Iyah V, a Rastafarian leader who sits on the nation's nascent
licensing authority, summed up concerns by pointing to the many suits
and relatively few Rastas at the conference.

"If we are not organized, and are not helped, the possibility exists
for the ganja industry to become the next tourism, coffee or sugar
industry, where our people are used as common laborers and the wealth
is confined to a few," he said.

Jamaican leaders say they are trying to heed the warning. Most agree
there should be access to capital for small farmers, as well as breaks
on expensive licensing fees and other upfront costs. But those, too,
are yet to be determined. Even entrepreneurs agree that the playing
field is not a level one.

Varun Baker, a well-traveled and educated entrepreneur, has started
Ganjagram, an application where users can read up on the laws
regarding marijuana in Jamaica. Ultimately, he hopes to make it
something of an Uber for marijuana smokers, allowing clients to order
and select products for delivery through their phones.

He is searching for partners and investors to help fund his ambitions,
but the pitch remains difficult.

"There is lots of gray area," Mr. Baker said. "People don't really
understand what the government is doing."

Bali Vaswani, by contrast, is a prominent businessman in Jamaica who
has created several brands, including Marley Brand Coffee on behalf of
Marley's family. He is already working with a research license and
last month harvested the first crop of legal marijuana in Jamaica.

He is not only clear on the rules in place now, but is in a position
to help shape those to come. He has ample capital to invest and
business know-how, specifically in the marijuana industry in Colorado,
so it is hard to imagine how he will not dominate the market here when
it finally does open up.

"I'm trying to bring a corporate structure to this, and do my part to
build Brand Jamaica," he said. "I've been given a set of rules, and
all I do is follow it. It's not beneficial to knock the rules."

To date, there has been a lot of knocking of the rules. In fact,
farmers, Rastafarians and academics have joined forces to slow the
transformation underway, fearing small farmers will be railroaded.

Kadamawe Knife, a Rastafarian academic, spent a significant portion of
his presentation at the conference bashing the Cannabis Licensing
Authority, the government's regulatory apparatus for ganja.

"How do we make money on this? What is the growth strategy?" he asked,
directing his questions to a member of the licensing authority who was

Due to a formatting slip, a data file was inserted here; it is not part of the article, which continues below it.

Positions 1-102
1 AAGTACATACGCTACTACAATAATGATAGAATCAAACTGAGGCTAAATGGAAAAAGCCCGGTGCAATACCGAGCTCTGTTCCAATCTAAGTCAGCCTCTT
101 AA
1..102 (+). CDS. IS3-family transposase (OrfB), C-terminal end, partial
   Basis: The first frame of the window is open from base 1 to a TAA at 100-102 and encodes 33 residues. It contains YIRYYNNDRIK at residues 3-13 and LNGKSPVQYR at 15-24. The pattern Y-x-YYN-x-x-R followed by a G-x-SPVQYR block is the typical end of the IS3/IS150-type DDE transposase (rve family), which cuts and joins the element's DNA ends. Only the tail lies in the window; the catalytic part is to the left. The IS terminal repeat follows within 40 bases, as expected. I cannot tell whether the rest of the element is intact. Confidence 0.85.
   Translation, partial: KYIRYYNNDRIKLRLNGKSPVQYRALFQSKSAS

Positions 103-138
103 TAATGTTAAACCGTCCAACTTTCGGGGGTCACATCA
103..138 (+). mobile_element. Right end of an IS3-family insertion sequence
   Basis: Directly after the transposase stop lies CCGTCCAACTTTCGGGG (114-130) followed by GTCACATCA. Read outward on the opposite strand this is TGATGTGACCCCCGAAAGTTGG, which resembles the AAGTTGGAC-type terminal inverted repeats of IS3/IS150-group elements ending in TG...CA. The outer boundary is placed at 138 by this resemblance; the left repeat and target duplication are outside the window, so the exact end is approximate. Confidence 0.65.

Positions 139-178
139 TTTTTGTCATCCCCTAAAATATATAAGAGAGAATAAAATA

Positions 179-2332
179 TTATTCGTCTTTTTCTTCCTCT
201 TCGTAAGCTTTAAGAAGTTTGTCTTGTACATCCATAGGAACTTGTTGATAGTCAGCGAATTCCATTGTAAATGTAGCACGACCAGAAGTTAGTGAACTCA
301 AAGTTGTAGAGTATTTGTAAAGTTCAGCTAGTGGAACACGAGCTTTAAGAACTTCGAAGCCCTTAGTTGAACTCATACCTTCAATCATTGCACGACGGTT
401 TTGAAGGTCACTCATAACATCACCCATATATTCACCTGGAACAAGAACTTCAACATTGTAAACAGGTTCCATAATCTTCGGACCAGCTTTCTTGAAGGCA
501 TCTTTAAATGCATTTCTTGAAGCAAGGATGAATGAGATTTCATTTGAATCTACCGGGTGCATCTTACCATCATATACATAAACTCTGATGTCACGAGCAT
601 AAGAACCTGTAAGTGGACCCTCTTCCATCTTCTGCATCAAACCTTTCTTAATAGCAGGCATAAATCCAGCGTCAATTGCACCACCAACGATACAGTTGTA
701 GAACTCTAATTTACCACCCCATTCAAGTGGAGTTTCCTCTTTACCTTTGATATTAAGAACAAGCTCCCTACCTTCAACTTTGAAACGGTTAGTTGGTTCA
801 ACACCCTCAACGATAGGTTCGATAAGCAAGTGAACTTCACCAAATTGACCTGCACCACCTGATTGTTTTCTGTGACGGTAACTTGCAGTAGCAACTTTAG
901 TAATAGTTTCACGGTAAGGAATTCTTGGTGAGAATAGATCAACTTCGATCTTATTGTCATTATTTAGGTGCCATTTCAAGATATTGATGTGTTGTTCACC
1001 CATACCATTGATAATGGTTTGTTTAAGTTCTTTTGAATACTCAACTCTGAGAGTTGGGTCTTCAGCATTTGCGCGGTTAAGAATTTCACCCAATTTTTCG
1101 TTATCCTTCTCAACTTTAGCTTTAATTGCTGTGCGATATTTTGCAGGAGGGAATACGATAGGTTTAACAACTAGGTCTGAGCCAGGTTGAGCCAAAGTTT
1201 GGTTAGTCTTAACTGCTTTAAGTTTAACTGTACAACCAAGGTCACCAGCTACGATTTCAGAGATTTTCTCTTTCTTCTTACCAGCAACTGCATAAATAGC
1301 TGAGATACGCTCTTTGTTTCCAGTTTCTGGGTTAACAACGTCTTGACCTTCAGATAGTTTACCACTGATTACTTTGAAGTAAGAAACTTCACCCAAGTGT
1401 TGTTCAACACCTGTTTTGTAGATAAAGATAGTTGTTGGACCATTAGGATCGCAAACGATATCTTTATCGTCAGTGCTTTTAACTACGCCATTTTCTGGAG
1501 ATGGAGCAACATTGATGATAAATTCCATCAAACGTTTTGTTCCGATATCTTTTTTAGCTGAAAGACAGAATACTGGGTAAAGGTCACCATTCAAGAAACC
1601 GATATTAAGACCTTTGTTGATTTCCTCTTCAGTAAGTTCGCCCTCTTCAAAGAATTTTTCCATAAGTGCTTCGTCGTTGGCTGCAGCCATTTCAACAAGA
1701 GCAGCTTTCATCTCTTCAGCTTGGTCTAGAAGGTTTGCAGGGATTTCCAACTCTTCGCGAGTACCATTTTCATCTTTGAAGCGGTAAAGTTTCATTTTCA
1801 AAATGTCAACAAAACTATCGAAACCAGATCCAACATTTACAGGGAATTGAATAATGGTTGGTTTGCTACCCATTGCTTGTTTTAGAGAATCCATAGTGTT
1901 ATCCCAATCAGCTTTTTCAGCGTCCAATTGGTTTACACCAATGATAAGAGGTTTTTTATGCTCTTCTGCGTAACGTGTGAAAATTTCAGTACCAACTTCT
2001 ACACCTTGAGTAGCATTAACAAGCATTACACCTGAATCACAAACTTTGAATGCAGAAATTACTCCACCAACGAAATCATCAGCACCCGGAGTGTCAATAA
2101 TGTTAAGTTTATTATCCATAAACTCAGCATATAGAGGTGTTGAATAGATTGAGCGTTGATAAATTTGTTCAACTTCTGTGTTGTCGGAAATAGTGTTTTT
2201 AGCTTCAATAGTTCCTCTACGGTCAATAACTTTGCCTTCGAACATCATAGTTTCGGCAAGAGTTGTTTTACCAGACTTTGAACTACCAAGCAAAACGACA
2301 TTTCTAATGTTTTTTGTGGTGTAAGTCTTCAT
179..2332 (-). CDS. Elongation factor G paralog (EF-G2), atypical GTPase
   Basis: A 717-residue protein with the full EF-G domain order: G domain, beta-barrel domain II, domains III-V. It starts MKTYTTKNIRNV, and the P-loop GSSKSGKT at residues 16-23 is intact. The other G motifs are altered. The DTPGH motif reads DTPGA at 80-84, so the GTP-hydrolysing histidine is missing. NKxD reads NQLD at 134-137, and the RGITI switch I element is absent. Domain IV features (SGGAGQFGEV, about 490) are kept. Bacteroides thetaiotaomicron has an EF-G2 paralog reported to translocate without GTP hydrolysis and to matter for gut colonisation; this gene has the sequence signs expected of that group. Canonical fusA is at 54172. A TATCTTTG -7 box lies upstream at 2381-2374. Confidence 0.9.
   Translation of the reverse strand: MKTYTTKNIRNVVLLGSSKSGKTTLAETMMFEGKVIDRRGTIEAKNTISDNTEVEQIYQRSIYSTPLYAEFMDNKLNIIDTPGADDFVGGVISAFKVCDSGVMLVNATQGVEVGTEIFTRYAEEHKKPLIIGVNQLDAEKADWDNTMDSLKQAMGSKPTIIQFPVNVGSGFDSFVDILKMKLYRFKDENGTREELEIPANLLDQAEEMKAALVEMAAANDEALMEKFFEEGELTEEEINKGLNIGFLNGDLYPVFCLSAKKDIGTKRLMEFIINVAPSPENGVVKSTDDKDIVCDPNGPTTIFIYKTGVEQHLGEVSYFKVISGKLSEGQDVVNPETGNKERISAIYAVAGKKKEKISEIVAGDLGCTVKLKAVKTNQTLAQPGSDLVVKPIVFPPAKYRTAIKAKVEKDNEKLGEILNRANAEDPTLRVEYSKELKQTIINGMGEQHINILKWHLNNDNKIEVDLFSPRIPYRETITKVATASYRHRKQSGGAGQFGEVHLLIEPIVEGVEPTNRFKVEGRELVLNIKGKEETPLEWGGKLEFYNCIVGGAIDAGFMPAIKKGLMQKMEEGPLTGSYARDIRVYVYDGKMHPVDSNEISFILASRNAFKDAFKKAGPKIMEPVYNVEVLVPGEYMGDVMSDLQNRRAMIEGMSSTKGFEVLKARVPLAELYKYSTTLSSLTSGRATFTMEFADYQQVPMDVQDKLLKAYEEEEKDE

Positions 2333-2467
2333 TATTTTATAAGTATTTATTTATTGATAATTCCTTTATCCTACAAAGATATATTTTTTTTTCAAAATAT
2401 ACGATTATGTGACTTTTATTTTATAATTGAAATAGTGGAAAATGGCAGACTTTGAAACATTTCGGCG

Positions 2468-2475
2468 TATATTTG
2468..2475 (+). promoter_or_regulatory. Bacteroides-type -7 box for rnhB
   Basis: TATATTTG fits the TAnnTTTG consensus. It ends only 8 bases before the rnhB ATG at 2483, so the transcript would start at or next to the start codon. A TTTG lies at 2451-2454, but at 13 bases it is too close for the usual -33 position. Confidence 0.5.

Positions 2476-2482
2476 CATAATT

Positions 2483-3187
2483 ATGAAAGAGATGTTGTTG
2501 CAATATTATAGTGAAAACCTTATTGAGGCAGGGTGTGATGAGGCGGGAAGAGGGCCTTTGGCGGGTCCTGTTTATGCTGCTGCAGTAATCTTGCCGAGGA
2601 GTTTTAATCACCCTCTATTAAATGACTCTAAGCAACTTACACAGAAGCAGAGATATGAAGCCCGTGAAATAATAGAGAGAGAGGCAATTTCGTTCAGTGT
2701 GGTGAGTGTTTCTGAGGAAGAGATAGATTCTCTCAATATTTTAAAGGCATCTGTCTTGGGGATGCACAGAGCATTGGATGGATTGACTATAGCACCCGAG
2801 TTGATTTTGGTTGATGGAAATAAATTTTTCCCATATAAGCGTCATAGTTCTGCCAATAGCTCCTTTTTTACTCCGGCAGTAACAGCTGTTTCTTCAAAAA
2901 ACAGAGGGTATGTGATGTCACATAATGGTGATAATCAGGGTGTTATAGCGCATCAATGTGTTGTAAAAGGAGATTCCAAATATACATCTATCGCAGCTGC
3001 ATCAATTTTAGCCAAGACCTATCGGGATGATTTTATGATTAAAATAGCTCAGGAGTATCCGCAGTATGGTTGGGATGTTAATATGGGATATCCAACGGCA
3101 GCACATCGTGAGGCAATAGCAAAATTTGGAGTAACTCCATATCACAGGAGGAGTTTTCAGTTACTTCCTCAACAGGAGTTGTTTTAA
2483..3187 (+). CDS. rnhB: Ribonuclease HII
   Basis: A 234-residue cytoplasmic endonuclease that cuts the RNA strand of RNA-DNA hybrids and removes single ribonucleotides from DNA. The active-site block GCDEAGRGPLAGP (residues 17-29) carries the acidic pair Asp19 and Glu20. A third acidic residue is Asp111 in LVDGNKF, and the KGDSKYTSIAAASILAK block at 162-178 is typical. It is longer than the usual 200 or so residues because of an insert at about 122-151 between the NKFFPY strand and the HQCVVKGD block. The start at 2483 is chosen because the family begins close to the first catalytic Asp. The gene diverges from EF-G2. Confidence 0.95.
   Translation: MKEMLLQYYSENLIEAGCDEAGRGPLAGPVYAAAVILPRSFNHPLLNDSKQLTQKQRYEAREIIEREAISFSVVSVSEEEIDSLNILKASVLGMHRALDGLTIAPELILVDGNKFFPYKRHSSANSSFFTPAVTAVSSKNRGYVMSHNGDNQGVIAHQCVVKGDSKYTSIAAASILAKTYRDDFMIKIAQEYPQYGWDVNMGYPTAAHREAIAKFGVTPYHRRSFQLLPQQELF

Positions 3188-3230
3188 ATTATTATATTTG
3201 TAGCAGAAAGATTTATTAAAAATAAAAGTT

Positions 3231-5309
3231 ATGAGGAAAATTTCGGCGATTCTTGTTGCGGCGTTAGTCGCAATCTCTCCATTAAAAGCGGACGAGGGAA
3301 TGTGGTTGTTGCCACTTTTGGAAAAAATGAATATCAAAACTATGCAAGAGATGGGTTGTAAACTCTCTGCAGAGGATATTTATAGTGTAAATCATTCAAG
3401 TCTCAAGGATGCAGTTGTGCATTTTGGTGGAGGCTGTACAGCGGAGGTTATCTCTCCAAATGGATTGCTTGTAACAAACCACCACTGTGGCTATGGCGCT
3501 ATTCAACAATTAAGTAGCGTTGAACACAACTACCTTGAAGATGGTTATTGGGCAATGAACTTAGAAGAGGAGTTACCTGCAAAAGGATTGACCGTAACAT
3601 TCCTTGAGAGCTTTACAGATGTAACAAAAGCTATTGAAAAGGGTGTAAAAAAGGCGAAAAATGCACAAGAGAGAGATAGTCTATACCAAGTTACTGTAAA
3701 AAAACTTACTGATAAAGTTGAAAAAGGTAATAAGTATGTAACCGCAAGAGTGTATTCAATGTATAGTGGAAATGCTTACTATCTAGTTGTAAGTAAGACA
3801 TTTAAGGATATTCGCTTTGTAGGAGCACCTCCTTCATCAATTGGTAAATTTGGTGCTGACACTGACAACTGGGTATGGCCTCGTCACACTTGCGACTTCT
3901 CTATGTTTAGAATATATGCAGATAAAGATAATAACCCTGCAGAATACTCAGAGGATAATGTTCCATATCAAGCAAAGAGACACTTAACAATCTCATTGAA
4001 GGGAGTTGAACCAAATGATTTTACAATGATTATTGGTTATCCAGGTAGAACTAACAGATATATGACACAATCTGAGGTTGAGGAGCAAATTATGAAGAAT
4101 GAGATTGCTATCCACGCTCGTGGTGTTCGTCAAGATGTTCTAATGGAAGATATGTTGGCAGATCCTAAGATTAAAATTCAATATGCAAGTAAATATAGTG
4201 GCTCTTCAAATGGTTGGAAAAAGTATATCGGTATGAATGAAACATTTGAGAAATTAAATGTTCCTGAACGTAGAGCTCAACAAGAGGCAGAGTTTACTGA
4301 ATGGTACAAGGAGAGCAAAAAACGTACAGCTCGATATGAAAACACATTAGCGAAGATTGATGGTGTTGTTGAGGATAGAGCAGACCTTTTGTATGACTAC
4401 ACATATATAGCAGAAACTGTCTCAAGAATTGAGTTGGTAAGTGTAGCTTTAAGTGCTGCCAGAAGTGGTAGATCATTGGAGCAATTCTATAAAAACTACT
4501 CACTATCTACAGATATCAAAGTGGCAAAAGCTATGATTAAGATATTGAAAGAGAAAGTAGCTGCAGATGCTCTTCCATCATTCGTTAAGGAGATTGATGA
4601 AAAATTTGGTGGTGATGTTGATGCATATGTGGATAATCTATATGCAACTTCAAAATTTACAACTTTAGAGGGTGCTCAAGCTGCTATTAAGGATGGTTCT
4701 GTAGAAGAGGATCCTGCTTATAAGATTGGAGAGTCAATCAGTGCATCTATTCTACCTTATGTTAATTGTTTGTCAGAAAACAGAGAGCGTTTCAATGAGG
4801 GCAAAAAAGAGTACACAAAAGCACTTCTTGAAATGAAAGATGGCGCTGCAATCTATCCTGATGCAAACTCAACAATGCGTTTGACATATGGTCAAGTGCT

awkwardly sharing the stage with him. "I have asked, and I haven't
seen anything."

The licensing authority member, Delano Seiveright, took the
accusations and jabs onstage with aplomb. Afterward, he said Dr. Knife
had made some good points. But it did not change the fact that Jamaica
was desperate for the funds that cannabis could provide.

To claw its way back to prosperity and pay back one of the worst
ratios of debt to gross domestic product in the world, the country is
adhering to a strict austerity regime set out by the International
Monetary Fund, which has meant little public spending in the last few

Now, leaders are desperate to find any means to expand the economy.
And for some officials, earning the money quickly and efficiently
means allowing the market to determine the winners, a strategy that
favors those with resources.

"Ultimately it's going to be hard to stop it," Mr. Seiveright said.
"And we don't necessarily want to stop it. We have adopted the
principles of capitalism, but we also believe that small farmers
should have a leg up for a certain amount of time."

Orville Silvera, the head of an association that represents about
2,000 marijuana growers and was formed with the government's blessing,
worries that big money will get concessions for huge amounts of
acreage, boxing out the smaller farmers toiling away on a few acres.

But he is not opposed to survival of the fittest - so long as the
farmers who have been growing their ganja in the shadows for decades
get a fair shot.

"We want to build this from the ground up," he said. "Let those among
us who can do it expand."

"The others," he said, "can fail."
- ---
MAP posted-by: Matt